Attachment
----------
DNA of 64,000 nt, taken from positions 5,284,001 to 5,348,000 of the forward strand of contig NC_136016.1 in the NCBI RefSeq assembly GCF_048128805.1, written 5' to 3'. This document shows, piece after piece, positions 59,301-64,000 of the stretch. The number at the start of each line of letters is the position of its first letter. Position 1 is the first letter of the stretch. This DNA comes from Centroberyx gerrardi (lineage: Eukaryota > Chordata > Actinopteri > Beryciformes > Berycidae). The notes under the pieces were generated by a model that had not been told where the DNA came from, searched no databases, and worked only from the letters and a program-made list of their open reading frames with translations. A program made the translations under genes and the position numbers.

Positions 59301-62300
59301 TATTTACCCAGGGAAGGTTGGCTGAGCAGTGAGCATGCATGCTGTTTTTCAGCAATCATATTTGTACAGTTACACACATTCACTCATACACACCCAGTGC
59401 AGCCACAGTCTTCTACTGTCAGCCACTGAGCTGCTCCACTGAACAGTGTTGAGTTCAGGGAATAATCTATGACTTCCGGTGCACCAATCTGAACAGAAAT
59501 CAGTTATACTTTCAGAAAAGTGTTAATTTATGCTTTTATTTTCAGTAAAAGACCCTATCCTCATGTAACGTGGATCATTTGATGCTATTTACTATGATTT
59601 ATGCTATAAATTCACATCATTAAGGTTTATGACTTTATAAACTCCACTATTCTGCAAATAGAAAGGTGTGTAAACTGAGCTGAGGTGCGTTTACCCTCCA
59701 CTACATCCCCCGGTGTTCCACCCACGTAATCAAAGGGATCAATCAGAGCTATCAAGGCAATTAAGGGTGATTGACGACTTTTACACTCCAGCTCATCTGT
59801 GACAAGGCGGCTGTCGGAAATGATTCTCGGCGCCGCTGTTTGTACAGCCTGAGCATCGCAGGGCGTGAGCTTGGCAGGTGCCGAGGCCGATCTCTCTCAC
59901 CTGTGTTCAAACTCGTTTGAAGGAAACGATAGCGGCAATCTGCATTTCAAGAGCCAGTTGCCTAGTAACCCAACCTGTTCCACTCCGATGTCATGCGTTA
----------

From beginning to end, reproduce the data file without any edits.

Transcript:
DNA of 64,000 nt, taken from positions 5,284,001 to 5,348,000 of the forward strand of contig NC_136016.1 in the NCBI RefSeq assembly GCF_048128805.1, written 5' to 3'. This document shows, piece after piece, positions 59,301-64,000 of the stretch. The number at the start of each line of letters is the position of its first letter. Position 1 is the first letter of the stretch. This DNA comes from Centroberyx gerrardi (lineage: Eukaryota > Chordata > Actinopteri > Beryciformes > Berycidae). The notes under the pieces were generated by a model that had not been told where the DNA came from, searched no databases, and worked only from the letters and a program-made list of their open reading frames with translations. A program made the translations under genes and the position numbers.

Positions 59301-62300
59301 TATTTACCCAGGGAAGGTTGGCTGAGCAGTGAGCATGCATGCTGTTTTTCAGCAATCATATTTGTACAGTTACACACATTCACTCATACACACCCAGTGC
59401 AGCCACAGTCTTCTACTGTCAGCCACTGAGCTGCTCCACTGAACAGTGTTGAGTTCAGGGAATAATCTATGACTTCCGGTGCACCAATCTGAACAGAAAT
59501 CAGTTATACTTTCAGAAAAGTGTTAATTTATGCTTTTATTTTCAGTAAAAGACCCTATCCTCATGTAACGTGGATCATTTGATGCTATTTACTATGATTT
59601 ATGCTATAAATTCACATCATTAAGGTTTATGACTTTATAAACTCCACTATTCTGCAAATAGAAAGGTGTGTAAACTGAGCTGAGGTGCGTTTACCCTCCA
59701 CTACATCCCCCGGTGTTCCACCCACGTAATCAAAGGGATCAATCAGAGCTATCAAGGCAATTAAGGGTGATTGACGACTTTTACACTCCAGCTCATCTGT
59801 GACAAGGCGGCTGTCGGAAATGATTCTCGGCGCCGCTGTTTGTACAGCCTGAGCATCGCAGGGCGTGAGCTTGGCAGGTGCCGAGGCCGATCTCTCTCAC
59901 CTGTGTTCAAACTCGTTTGAAGGAAACGATAGCGGCAATCTGCATTTCAAGAGCCAGTTGCCTAGTAACCCAACCTGTTCCACTCCGATGTCATGCGTTA